Japan Disasters Highlight Vulnerable Infrastructure
Flooded runways, thousands of passengers stranded and a tanker smashing into an access bridge: last week's typhoon in Japan highlighted the vulnerability of Kansai Airport which serves a region with an economy bigger than Belgium's.
Tokyo, (UrduPoint / Pakistan Point News - APP - 12th Sep, 2018 ) :Flooded runways, thousands of passengers stranded and a tanker smashing into an access bridge: last week's typhoon in Japan highlighted the vulnerability of Kansai Airport which serves a region with an economy bigger than Belgium's.
Because of concerns about engine noise, Kansai -- located in the bay of Osaka -- is the world's first airport entirely situated on a huge man-made island, putting it at risk of flooding, tsunamis and typhoons.
Damage to the airport is seen having a dramatic knock-on effect on tourism and trade, as it handles 22 million international passengers per year and 5.3 trillion Yen ($47 billion) of Japan's exports -- more than seven percent of the national total.
"The Osaka region which was hit by the typhoon is about 10.9 percent of Japan's GDP. It's slightly larger than Belgium and about the same as Sweden," noted Kohei Iwahara, economist at Natixis Japan Securities.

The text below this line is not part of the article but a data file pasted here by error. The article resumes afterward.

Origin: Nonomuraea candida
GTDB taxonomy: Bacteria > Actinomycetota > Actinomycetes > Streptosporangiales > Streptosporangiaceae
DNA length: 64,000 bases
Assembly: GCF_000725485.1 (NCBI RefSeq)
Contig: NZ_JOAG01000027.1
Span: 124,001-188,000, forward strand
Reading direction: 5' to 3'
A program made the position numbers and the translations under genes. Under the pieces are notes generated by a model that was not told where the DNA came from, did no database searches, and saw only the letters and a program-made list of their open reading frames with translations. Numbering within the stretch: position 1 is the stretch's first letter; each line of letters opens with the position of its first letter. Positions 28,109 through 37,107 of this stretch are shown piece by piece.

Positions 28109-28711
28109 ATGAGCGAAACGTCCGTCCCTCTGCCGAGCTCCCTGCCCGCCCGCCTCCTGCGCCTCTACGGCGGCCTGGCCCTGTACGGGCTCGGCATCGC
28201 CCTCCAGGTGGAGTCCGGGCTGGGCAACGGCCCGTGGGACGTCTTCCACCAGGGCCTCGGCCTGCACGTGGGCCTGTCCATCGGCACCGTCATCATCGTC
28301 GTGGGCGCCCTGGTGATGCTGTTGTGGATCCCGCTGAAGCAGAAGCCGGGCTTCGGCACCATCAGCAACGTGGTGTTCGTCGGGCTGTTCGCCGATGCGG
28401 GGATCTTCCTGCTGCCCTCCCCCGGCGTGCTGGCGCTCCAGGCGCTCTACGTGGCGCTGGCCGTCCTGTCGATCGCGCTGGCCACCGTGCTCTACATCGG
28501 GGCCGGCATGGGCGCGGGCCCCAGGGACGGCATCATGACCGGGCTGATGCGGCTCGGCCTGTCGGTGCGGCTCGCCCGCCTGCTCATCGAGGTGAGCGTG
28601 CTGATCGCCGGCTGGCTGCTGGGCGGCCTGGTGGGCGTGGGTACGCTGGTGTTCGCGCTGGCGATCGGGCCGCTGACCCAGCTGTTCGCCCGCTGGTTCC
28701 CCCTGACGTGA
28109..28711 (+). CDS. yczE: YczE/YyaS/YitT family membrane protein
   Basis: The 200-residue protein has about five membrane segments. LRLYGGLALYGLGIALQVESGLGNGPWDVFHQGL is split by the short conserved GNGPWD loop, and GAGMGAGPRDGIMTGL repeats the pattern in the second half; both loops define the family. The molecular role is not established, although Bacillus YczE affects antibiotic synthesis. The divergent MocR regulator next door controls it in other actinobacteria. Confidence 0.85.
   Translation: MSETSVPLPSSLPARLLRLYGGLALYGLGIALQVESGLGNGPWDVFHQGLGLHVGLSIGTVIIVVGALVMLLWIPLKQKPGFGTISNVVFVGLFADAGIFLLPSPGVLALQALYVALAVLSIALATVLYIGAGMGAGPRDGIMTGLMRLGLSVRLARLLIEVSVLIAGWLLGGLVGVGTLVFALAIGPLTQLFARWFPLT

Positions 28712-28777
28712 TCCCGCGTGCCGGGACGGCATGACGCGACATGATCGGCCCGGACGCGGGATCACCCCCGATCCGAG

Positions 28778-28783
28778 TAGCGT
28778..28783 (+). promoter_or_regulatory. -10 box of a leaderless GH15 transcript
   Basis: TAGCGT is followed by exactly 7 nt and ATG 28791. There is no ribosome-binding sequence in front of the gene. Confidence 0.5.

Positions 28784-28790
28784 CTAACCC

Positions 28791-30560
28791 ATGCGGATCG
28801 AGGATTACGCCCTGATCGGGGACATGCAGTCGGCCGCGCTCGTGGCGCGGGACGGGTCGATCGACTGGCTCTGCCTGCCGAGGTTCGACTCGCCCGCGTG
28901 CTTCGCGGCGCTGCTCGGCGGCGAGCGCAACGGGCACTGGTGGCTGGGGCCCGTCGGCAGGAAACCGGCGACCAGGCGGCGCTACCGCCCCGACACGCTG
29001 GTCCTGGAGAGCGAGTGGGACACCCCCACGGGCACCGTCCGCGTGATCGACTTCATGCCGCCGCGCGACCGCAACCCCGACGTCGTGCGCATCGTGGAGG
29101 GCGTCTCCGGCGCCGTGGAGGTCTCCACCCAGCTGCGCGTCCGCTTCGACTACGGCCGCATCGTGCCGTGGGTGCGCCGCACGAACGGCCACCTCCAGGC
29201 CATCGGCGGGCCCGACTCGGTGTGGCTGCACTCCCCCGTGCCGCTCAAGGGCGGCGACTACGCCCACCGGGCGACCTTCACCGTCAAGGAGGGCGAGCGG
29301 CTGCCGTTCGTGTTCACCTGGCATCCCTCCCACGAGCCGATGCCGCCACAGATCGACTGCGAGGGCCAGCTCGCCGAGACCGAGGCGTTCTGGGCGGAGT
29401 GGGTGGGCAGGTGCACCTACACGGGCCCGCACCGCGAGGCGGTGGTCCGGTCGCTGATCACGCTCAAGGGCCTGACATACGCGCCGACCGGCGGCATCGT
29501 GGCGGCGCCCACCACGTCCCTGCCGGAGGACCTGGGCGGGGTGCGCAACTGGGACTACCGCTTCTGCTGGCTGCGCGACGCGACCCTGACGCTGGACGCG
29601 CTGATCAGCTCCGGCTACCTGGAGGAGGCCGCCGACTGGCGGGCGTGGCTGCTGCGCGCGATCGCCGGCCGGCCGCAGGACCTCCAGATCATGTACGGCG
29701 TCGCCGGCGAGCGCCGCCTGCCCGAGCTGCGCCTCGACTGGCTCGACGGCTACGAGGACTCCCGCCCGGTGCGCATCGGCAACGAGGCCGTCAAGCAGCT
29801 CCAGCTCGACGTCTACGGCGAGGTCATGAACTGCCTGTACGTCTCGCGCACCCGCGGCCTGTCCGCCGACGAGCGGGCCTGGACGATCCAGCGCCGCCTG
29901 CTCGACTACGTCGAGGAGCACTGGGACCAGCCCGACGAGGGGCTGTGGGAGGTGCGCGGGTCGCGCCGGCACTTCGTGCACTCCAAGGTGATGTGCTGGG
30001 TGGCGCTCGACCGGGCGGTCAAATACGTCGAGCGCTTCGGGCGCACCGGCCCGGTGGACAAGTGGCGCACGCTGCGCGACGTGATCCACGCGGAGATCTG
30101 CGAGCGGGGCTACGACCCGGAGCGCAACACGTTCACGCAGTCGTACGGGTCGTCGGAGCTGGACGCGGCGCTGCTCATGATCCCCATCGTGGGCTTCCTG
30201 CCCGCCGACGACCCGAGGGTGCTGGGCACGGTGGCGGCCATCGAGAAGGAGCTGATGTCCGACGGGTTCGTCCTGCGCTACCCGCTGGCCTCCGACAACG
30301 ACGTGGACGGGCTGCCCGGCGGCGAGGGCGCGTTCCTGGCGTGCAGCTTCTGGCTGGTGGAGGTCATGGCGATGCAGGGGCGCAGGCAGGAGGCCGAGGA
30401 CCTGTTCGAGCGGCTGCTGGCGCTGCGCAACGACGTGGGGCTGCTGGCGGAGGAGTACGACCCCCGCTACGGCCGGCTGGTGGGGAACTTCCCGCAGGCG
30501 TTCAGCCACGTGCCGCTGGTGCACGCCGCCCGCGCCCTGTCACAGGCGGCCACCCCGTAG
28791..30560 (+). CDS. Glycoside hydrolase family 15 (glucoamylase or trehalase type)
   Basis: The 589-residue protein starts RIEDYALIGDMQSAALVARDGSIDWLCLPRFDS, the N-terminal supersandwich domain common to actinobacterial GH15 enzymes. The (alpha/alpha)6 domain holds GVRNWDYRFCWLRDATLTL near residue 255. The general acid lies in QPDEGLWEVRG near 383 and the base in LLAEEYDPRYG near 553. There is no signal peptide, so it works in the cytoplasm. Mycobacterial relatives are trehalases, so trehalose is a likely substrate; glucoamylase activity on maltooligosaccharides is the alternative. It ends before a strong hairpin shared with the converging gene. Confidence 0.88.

"You have the ports affected, Kansai Airport malfunctioning and the question is: how long is it going to last?" asked the expert.
It has operated fewer than 100 flights in total since last Tuesday's typhoon, a far cry from the 400 per day it usually runs in its round-the-clock operation.
Kansai airport has been beset by setbacks from the beginning and has spent vast amounts on protection from the elements -- such as high walls and waterproof barriers -- which proved of limited value when the typhoon struck.
According to Mizuho Securities, the typhoon and an earthquake in the more rural island of Hokkaido has increased the danger of a cut in Japan's GDP, which came in at 0.7 percent on-quarter in April-June.
The disasters cut supply lines and could result in a 0.2-percentage point dip in factory output in the third quarter, Mizuho said.
The 6.6-magnitude Hokkaido quake knocked out the main thermal power plant, causing a total blackout for the three million households on the island and havoc for logistics. The plant will not be fully up and running until at least November.